1. Why do I have bone loose even if I brush my teeth? What causes this disease?
The main cause of periodontal disease is bacterial plaque. A specific group of bacteria causes gingival inflammation. However, if left untreated, a more virulent group of bacteria,elliciting a complex immune response which ultimately leads to bone loss.
Other factors that may contribute to periodontal disease include such as: tobacco, smoking, genetical background, immunodeficiencies, diabetes mellitis and stress. If we carefully adhere to good oral hygiene at home and recommended maintenance visit, periodontal disease can be prevented.
2. What should I expect from periodontal surgery?
The goal of any periodontal disease is to improve periodontal health through surgical intervention in carefully selected cases in which conservative means cannot achieve this goal. For example, deep periodontal pockets around teeth collect bacteria leading to calcified plaques called calculus.
Periodontal surgery allows access to roots of these teeth so that calculus can be removed. In general, most periodontal surgeries are minor and you will be able to resume normal activity on the same day of the surgery. You may also notice an increase in space in between teeth due to the removed calculus that once preoccupied that space.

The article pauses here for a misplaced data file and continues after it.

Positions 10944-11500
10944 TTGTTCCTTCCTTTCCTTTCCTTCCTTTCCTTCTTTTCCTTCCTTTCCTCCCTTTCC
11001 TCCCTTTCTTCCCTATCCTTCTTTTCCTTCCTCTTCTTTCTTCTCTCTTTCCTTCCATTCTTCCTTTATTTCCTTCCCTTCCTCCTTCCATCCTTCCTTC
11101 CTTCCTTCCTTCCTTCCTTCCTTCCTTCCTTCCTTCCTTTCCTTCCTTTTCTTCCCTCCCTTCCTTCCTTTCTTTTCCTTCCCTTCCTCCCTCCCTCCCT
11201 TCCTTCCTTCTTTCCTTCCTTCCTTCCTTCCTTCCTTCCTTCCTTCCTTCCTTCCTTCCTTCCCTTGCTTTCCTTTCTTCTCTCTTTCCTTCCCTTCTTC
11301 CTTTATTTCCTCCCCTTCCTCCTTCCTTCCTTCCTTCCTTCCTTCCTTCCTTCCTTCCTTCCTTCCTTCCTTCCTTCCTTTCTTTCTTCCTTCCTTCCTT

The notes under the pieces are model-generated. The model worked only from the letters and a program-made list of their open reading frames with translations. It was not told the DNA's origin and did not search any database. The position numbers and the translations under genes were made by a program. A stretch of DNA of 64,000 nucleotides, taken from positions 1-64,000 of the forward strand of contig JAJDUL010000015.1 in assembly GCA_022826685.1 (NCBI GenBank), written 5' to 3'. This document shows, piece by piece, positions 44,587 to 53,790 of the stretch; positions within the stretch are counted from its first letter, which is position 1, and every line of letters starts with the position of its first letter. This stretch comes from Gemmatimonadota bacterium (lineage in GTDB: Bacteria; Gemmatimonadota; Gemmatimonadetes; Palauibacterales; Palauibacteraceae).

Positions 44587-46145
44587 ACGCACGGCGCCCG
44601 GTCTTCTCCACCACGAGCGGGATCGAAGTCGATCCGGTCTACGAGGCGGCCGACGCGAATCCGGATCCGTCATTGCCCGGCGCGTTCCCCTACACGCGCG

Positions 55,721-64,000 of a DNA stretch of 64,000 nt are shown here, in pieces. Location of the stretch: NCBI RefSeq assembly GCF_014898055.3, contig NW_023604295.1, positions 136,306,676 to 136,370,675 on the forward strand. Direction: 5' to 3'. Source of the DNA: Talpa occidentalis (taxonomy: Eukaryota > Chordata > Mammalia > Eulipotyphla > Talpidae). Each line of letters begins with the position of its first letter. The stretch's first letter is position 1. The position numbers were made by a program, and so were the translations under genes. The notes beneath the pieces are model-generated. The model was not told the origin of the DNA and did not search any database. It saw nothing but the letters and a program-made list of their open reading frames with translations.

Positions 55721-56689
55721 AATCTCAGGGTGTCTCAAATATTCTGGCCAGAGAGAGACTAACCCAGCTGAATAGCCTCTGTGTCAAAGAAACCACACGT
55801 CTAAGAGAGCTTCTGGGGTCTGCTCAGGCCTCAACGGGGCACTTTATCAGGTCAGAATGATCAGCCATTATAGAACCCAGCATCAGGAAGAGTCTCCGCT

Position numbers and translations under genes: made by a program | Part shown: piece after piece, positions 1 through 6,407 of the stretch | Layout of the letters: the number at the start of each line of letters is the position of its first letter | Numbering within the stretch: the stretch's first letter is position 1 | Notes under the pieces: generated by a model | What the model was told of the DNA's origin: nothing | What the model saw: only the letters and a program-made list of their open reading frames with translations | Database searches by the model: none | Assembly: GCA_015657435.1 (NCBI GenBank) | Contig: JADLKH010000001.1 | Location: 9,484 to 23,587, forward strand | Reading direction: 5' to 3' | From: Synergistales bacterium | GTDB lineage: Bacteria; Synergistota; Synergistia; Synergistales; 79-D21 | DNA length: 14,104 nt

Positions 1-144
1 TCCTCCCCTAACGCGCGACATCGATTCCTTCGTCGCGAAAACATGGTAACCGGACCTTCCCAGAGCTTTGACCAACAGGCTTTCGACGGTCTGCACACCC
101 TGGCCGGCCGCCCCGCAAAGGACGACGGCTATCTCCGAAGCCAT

There may be some discomfort and increased teeth sensitivity once the anesthesia wears off. Do not worry! If you are experiencing these symptoms, pain medication and other modalities will be prescribed for your comfort.
3. What is periodontal maintenance?
Once active periodontal disease has resolved, it is important to continue periodic visits to the periodontist. These are called maintenance visits. The frequency of these visits is based on the individual risk factors to develop active periodontal disease. This may range from as frequent as two weeks to as long as six months.
During one of these visits, the hygienist examines the current periodontal state. This may require taking radiographs. If there are certain areas of active inflammation, the hygienist will address it by carefully cleaning and removing the source of inflammation ie plaque, calculus. In addition, all techniques required to maintain good oral hygiene at home will be reviewed.
It is important to remember that after active periodontal disease has resolved, the disease can continue to progress in a chronic faction. In other words, periodontal pockets and bone loss can continue to progress slowly even long after therapy. The periodontist will guide you with what needs to be done. The good news is that rarely does this chronic form happen in patients who are compliant with their maintenance.